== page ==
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Biology/Regarding evolution

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Question
Hi,

Thanks for your answer. I have another question after reading your answer. I was wondering why we didn't evolve to have more than 2 eyes. If we had more eyes like eyes to see behind, we would have known our surroundings better ensuring our survival. Can you please explain.

Answer
Hello again Ameen
 As I stated before "why" questions fit into the area of evolutionary biology. You must first understand that the evolutionary process is not really haphazard. Development of an organism cannot violate the laws of biology, physics and chemistry. For example the First Law tells that the amount of energy available is constant and nature abhors the waste of energy.
 Keeping that in mind lets look at your eye problem. Eyes are just sense organs. WE see and interpret what we see in the brain. Extra eyes or extra appendages involve more energy requirements. We also must consider that development of an organism involves symmetry. Most animals have a bilateral symmetry with a right and left side and a front and a back.. The development of a human embryo follows a pattern and a deviation will bring loss of the child. Development of the human species took a very long time and it is possible that many variations if human form were tried and rejected. Two eyes and a bilateral symmetry is what works best.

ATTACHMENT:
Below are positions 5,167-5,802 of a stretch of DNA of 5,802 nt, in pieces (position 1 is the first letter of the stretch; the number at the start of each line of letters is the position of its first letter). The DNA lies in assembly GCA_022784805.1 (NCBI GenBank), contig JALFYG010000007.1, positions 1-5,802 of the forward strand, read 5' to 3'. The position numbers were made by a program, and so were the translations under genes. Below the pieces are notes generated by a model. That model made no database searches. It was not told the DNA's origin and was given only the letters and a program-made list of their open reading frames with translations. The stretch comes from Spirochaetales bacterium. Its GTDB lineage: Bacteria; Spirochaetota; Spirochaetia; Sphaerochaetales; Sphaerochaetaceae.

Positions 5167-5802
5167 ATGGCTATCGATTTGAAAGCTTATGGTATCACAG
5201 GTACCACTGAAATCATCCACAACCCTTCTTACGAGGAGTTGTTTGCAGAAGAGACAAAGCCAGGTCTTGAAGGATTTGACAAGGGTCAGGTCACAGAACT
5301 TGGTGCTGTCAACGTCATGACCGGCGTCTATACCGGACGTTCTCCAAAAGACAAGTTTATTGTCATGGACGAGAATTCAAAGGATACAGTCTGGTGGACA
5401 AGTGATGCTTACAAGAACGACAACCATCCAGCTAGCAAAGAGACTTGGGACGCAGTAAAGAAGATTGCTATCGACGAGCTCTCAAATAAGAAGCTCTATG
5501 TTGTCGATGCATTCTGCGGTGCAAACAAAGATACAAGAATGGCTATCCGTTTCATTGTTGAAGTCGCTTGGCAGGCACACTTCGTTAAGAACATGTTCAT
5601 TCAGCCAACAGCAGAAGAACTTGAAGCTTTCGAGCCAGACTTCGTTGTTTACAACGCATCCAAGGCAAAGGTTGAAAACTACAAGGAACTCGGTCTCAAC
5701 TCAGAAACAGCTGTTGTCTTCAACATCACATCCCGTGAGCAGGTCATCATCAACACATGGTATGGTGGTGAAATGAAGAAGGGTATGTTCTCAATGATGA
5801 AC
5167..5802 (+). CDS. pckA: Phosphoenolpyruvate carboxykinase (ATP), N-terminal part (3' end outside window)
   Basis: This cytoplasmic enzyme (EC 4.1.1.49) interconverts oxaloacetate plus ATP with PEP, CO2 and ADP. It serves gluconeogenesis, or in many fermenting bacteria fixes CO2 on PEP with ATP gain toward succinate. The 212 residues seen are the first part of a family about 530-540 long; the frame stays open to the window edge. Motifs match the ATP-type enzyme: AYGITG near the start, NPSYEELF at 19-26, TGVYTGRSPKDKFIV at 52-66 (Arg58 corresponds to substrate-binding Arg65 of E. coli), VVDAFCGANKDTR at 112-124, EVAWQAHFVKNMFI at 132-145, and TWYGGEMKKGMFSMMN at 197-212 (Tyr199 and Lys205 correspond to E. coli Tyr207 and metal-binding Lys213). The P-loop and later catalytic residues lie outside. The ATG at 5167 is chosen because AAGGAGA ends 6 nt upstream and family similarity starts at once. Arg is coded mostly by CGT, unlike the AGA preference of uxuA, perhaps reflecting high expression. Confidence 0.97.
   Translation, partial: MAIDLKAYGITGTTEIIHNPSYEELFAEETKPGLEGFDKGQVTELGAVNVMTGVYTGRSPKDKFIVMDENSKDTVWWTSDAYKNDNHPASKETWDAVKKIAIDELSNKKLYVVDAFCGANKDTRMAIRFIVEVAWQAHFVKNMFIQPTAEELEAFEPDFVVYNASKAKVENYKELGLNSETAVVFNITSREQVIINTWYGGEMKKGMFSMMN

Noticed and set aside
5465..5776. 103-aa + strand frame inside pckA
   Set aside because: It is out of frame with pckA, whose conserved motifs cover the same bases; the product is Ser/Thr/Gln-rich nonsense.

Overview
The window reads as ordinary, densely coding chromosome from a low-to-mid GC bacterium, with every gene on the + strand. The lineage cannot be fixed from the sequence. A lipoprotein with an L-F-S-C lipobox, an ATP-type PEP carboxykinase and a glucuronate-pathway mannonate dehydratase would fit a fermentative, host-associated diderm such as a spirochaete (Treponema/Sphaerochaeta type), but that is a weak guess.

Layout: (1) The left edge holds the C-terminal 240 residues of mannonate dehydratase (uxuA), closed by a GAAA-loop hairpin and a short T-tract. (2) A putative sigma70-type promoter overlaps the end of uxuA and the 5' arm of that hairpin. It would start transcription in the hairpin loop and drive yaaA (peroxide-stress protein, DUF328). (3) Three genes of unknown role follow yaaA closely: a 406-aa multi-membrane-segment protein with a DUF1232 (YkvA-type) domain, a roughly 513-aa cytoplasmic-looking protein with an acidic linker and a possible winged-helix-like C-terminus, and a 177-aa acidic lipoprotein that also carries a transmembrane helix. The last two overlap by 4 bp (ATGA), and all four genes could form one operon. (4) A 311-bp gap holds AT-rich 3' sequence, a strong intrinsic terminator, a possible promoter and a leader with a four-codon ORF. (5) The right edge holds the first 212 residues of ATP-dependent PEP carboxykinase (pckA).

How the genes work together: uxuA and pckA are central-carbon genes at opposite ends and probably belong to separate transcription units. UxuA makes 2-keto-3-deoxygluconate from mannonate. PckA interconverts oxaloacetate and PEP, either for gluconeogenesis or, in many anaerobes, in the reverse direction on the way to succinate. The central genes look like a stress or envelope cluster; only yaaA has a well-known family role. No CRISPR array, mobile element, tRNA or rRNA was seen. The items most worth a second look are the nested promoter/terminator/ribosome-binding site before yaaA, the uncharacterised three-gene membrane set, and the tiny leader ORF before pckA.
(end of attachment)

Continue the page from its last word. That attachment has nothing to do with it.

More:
Try to look at the whole picture. Sure. Extra eyes would help us see more. Extra arms could be an advantage but these things were rejected by the evolutionary process
 I hope I gave you some insight
walter

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Walter Hintz

Expertise

Science teacher for over 50 years. MSc. in biology. I can answer questions in general biology, zoology, botany, anatomy and physiology and biochemistry.

Experience

I have a MSc in biology and have been a science teacher for over 50 years. At present I am a faculty member at a college and a science consultant at seven catholic schools.

Publications
The Ohio journal of Science
Momentum-The Journal of the Catholic Education Association

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